We examined the effect of several recently-introduced anti-oncogenic agents acting against the tyrosine kinase (Trk) receptor family on the survival and biological characteristics of human endogenous cardiac stem cells (eCSCs) in vitro. Three of these Trk inhibitor (Trk-I) drugs (imatinib mesylate; sunitinib malate; sorafenib tosylate) were examined, due to their contrasting ranges of Trk targets, using concentrations comparable to the ‘peak’ and ‘trough’ levels seen in clinical plasma samples (for 24 hours and 7?days respectively). The cardiotoxicity associated with Trk-Is may involve their damaging effects on the resident eCSCs through inhibition of the ability of the CSCs to: maintain their stemness and self-renewal; generate new cardiomyocytes and other cells needed for cardiac tissue homeostasis; produce pro-survival growth factors supporting other injured cells in the myocardium.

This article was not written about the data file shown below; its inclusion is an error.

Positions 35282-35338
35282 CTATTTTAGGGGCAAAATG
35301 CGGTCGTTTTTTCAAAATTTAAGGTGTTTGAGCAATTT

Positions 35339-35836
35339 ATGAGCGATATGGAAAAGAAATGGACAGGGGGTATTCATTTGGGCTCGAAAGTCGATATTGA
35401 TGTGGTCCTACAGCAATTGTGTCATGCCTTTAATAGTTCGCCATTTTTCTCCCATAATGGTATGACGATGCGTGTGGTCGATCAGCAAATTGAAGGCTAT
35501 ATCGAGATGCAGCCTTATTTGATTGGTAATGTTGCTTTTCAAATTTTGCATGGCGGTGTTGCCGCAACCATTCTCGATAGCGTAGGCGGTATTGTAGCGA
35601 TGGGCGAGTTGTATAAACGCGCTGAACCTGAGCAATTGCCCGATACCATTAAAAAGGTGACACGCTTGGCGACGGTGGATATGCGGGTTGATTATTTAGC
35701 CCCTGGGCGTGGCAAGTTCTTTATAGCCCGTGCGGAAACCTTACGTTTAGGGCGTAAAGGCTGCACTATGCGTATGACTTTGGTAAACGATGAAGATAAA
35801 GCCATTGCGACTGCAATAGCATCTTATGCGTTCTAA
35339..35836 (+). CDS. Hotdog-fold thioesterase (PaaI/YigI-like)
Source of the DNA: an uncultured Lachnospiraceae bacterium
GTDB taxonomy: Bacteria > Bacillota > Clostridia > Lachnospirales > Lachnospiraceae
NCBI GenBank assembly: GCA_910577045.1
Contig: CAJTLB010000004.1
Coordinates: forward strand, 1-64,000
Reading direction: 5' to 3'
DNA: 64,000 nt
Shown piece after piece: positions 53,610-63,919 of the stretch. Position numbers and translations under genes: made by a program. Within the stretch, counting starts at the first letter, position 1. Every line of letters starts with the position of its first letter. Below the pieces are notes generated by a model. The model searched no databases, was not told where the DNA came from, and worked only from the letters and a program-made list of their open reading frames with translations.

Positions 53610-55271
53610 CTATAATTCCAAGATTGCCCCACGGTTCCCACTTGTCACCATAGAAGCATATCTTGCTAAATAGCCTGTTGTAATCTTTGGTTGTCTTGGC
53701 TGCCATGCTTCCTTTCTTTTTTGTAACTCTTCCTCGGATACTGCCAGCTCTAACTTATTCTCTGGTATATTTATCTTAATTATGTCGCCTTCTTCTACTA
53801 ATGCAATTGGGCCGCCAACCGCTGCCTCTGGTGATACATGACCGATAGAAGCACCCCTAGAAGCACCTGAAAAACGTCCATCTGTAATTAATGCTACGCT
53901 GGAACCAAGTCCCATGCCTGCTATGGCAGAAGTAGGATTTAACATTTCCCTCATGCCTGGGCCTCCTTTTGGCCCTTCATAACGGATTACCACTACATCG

We identified an impact of all three drugs upon eCSC survival, using a fluorescein diacetate viability assay, with effects seen with ‘peak’ and ‘trough’ concentrations. Expression levels of several genes (Akt, HGF, Wnt2, Nkx2.5) linked with eCSC-to-cardiomyocyte lineage differentiation were significantly reduced by Trk-I application. Further to this, examination of the percentages of eCSCs which committed to the cardiomyocyte lineage during differentiation for 14 days was significantly reduced by sorafenib tosylate. In addition, the Trk-Is’ impacts upon a range of pro-survival growth factors (previously identified as being expressed by eCSCs), and second messenger systems linked with the targeted Trk receptors were examined. In summary, we identified that Trk-Is impact upon human eCSC biology and their ability to contribute to myocardial tissue repair.
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